Backlash Against Cherry-Picking Physicians

An estimated 5 million Canadians can't find a family doctor. The shortage has created a disturbing phenomenon: MDs who interview would-be patients in order to cherry pick the easy cases and leave the rest. It means picking low maintenance patients…people who are young, with few if any ongoing serious medical problems like diabetes, no disability, no substance abuse, and no complex psychiatric problems. If you fit that profile and you’re looking for a GP, you’re going to be able to find one, though you may have to do some searching. Any patient who is more complicated to manage, requires that more time be spent caring for them, and more forms to be filled out on their behalf, has been having a tough time finding a family doctor. The list includes seniors, people with three or four serious medical problems (diabetes, stroke, kidney problems, etc), people with dementia, disabilities,serious psychiatric disorders, and substance abuse. I see lots of patients in emerg who fit one of those categories and who have been turned down by MDs.

From the very first episode of White Coat, Black Art that aired in 2007, we've been raising awarness of this issue.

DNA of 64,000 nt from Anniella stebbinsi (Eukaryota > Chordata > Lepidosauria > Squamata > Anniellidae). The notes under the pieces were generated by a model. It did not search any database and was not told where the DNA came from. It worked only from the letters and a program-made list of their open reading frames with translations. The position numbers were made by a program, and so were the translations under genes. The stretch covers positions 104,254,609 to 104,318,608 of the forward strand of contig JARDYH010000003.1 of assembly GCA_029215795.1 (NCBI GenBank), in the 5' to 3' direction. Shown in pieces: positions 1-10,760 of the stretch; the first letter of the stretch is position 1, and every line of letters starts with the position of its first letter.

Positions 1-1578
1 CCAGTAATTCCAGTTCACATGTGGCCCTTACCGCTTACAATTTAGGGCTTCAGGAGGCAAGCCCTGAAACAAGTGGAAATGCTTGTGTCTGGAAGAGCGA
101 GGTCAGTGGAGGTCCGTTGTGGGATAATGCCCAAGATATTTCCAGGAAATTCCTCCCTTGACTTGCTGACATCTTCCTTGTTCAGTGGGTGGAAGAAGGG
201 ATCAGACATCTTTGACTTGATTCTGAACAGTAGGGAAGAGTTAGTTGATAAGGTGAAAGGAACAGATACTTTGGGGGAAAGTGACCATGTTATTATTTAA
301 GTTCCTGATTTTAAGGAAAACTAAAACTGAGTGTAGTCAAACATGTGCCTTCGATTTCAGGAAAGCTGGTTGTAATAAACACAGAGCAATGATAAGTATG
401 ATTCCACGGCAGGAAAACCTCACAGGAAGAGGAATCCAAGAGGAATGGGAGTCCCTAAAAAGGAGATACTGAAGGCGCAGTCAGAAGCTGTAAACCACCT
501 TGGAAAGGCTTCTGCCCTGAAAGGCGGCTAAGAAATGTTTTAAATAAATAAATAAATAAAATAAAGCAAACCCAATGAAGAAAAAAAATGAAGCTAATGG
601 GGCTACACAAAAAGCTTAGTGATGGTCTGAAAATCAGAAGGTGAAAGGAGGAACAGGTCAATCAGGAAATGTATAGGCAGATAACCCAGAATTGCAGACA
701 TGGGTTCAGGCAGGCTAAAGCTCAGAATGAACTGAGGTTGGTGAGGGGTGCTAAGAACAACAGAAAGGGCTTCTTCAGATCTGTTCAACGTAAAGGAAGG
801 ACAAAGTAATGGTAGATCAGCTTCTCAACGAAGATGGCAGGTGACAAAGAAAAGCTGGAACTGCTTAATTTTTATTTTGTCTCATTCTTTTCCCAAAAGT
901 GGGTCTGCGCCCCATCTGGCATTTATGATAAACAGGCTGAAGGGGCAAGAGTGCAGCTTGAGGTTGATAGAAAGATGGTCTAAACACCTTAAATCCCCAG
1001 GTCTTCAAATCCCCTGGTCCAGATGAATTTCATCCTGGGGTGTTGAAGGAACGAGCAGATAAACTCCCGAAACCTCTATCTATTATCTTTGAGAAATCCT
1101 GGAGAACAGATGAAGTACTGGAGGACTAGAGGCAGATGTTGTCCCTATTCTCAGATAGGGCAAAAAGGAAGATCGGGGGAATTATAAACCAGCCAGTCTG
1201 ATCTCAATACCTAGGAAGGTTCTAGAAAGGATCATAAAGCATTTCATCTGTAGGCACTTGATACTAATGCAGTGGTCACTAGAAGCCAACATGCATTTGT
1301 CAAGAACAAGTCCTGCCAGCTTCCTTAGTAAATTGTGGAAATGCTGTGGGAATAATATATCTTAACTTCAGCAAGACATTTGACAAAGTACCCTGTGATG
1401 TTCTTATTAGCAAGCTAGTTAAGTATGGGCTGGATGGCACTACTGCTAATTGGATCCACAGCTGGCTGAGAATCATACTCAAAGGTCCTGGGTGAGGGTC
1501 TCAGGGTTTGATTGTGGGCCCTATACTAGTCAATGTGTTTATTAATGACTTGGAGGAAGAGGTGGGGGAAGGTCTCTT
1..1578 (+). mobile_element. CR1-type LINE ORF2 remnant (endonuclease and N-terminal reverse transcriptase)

Now, it appears as if a backlash against cherry picking is gaining some traction.

Patients are complaining to human rights tribunals, some of which have ruled in their favor. Some of these tribunals have ruled that doctors who claim to be accepting new patients yet turn down some of them are discriminating against them. In another development, the Ontario Human Rights Commission has altered its procedures to give citizens more direct access to the rights tribunals. The move is expected to open the door to many more complaints from patients. Ontario is the first battleground, but other provincial human rights commissions are watching closely and will likely follow suit.

In response to public pressure plus rulings from human rights tribunals, the College of Physicians and Surgeons of Ontario has developed a new policy on beginning the doctor-patient relationship. The Manitoba College said if a doctor a physician is totally open to accepting new patients and competent to treat them, then they’d have to explain why they are not prepared to accept someone. Last March, the BC College warned family doctors about cherry picking. The Alberta College has been receiving complaints about cherry picking since 2005. It published rules based on the CMA code of ethics. Saskatchewan's College has issued its own guidelines explicitly reminding doctors not to discriminate.

On the surface, these developments are welcome. But, there are dark clouds on the horizon. The human rights approach is to cite doctors for inconsistent policies because they’re open to new patients yet cherry pick. One “solution” for doctors to close their practices to new patients entirely. That would solve the human rights problem, but would make it even more difficult for patients to find a family doctor.

We will continue to follow developments in this ongoing issue.

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